Bearing the load
In most motorsport applications, bearings have had to cope with increasing loads as the requirements for higher performance of engine, gearbox and suspension components continues to increase.
Recalling his days at Tyrrell, Renault's Formula One chief designer Tim Densham says, "Normally you would just open the SKF book and pick out standard bearings for most of the shafts." Things have moved on somewhat from those days, although even then some companies did make custom bearings for the teams.
Rule changes have played an important role in modern bearing materials in Formula One and, although introduced several years ago, the use of ceramic bearings is now more important than ever - where permitted. Christian Klatt, vice-president of sales at German ceramic bearing manufacturer Cerobear, says, "At least one component is always made from ceramics - typically the rolling elements, the balls or the rollers, and the races are made from special steel which is more advanced than conventional bearing steel."
Standard bearing steel, 100Cr6, is good for most bearing applications, and its quality has improved even in recent years through better cleanliness. But depending on the application or requirement, there are improved bearing steel grades available that offer better temperature resistance, corrosion resistance and particularly fatigue life.
In motorsport - perhaps more than in any other application - weight and space are critical and, as a result, bearings are operated at Hertzian stress levels that one would never see in industrial applications, sometimes above their static load capacity. So there is a demand for higher grade bearing steels in motor-sport (such as Cronidur 30 and X 40 CrMoVN 16 2) that enable designers to downsize the bearings, maintaining the same service life or even increasing it.
High Nitrogen Steels (HNS), which have a higher nitrogen content and a lower carbon content, were introduced into motorsport bearing applications in 1999. They have fewer carbides, and carbides have a positive effect, giving strength to the material. On the other hand, if they are too big and their proportion in the structure is too high, they can act as sources of fatigue failure.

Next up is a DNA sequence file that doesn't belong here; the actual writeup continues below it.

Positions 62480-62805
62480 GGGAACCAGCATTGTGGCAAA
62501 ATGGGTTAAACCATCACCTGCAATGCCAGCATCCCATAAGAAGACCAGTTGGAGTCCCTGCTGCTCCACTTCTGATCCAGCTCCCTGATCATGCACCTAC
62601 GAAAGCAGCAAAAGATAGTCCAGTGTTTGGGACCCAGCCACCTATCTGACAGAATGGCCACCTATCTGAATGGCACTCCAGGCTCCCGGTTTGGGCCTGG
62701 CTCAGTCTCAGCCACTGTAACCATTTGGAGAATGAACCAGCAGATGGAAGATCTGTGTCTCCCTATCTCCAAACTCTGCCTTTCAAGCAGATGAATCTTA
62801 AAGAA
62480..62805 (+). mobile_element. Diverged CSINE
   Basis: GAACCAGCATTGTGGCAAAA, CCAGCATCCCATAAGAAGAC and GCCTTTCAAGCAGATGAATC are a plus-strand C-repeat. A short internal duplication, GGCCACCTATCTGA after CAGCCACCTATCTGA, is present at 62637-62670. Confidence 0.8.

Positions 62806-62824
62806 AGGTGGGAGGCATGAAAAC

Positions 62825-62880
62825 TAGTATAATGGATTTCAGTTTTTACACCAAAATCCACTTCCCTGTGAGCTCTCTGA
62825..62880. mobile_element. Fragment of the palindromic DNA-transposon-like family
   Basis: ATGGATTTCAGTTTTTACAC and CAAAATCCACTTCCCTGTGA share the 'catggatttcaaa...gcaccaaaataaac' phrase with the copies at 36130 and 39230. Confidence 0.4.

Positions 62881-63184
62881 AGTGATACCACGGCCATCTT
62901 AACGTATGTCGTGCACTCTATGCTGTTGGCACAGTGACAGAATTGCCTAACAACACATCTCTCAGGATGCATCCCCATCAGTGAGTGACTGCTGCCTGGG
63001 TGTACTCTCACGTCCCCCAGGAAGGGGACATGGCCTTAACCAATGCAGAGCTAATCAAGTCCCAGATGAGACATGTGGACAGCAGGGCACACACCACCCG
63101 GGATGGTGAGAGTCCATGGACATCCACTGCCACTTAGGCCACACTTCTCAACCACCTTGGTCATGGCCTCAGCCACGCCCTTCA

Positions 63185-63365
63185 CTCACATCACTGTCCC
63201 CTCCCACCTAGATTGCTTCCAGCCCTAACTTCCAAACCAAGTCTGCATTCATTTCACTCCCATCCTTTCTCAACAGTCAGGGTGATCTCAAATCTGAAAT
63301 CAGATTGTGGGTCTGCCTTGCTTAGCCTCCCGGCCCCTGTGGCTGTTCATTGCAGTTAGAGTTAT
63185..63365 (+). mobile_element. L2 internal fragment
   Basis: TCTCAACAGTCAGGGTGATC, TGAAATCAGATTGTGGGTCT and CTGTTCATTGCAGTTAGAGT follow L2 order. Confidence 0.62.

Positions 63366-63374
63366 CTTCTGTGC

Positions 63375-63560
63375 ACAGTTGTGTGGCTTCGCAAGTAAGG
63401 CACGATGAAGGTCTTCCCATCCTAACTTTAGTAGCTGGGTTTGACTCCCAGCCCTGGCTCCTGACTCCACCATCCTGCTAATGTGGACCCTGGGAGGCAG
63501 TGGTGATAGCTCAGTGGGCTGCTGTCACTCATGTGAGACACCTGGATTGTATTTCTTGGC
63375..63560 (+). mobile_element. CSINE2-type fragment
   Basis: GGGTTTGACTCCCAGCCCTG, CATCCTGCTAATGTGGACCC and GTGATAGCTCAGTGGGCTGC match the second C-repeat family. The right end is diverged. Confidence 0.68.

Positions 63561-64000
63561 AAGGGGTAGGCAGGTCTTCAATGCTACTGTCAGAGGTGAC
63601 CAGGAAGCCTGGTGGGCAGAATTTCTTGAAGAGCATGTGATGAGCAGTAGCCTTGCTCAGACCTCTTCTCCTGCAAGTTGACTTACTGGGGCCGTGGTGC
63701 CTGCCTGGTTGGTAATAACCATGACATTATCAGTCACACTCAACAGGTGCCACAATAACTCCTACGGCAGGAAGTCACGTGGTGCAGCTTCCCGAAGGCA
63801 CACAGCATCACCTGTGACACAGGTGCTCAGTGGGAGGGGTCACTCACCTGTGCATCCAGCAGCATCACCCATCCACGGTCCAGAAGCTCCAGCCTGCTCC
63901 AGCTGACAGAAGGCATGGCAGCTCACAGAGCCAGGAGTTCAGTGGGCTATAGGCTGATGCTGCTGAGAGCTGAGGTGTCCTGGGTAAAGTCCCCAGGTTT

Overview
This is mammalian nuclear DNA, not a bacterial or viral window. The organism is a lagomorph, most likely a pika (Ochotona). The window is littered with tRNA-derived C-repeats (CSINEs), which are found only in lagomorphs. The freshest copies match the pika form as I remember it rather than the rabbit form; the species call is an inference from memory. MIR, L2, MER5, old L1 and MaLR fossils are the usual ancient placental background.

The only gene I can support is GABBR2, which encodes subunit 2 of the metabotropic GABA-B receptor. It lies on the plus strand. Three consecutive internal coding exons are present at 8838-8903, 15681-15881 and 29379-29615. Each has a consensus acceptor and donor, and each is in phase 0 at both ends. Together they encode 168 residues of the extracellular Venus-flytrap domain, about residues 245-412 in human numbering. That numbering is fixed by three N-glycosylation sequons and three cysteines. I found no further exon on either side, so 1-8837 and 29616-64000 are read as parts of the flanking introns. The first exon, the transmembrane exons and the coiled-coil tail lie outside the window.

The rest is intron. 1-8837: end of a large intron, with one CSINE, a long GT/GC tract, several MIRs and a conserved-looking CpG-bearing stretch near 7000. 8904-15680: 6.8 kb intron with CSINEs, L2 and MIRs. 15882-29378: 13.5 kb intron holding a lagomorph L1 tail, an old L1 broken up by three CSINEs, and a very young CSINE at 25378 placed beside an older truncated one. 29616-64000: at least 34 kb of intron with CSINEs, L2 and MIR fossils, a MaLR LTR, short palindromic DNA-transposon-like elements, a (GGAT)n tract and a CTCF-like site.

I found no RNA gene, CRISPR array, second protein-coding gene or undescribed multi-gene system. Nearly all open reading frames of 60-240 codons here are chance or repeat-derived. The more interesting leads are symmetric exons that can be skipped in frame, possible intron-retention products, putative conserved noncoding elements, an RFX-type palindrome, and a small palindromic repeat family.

Hybrid ceramic/steel bearings have outperformed standard bearings in various tests that show a ten- to 100-fold improvement in service life, depending on the testing conditions. But in Formula One in particular there has always been a demand for improved solutions, so research is being carried out to develop a new bearing steel that is even better than HNS.
With steels, however, 'superiority' does not necessarily mean greater hardness for them to be better. HNS (HRC 58-60) provides the same or an even lower hardness than 100Cr6 (HRC 58-62), but it is the structure and its resistance to Hertzian stresses that is important, so it is this that has been the focus of development to achieve a material with a superior, finer and more homogeneous structure. The result should be a better wear and overrolling resistance; (this is resistance against being rolled over, as opposed to rolling resistance which is friction), which results in a longer fatigue life, particularly under compromised lubrication conditions.
Brittleness could be the downside, although this is not yet proven but still likely, as brittleness in steels often rises with hardness, which is why the development of this new steel is aiming for a finer structure, as this would reduce brittleness. But brittleness in general would not pose any problems for rolling elements in hybrid bearings and plain races in ceramic bearings, although this would not be recommended for some special types of highly loaded flanged bearing races that depend on the load and geometry of the application. Si3N4 balls are used in highly shock-loaded applications such as wheel bearings, gearbox and diff bearings, with very few problems.
It would be wrong therefore to give the impression that operating hybrid bearings is a risk because the materials are brittle. If this were the case, ceramic bearings would not be used in applications from Formula One to the Space Shuttle's main engine.
Current Formula One rules require that a gearbox is run over four races before it can be replaced, so it is important to know that the unit will last the course. As there is no testing allowed, a used 'box may be installed for Friday practice but, according to Densham, bearing failures are not unheard of.
Densham says, "We have had several analyses done on the bearing loads and we know which ones are the heavily loaded ones. If you have a problem, the first thing is to squirt a bit more oil in there, and that is something we can do quickly, whereas to have a new bearing made takes a fair amount of time."
Fig. 1 - Double-row crankshaft bearing
Fig. 2 - Flanged hybrid bearings
Fig. 3 - Selection of needle and roller bearings for engine, differential and gearbox
Fig. 4 - Valvetrain bearings
Written by Glen Smale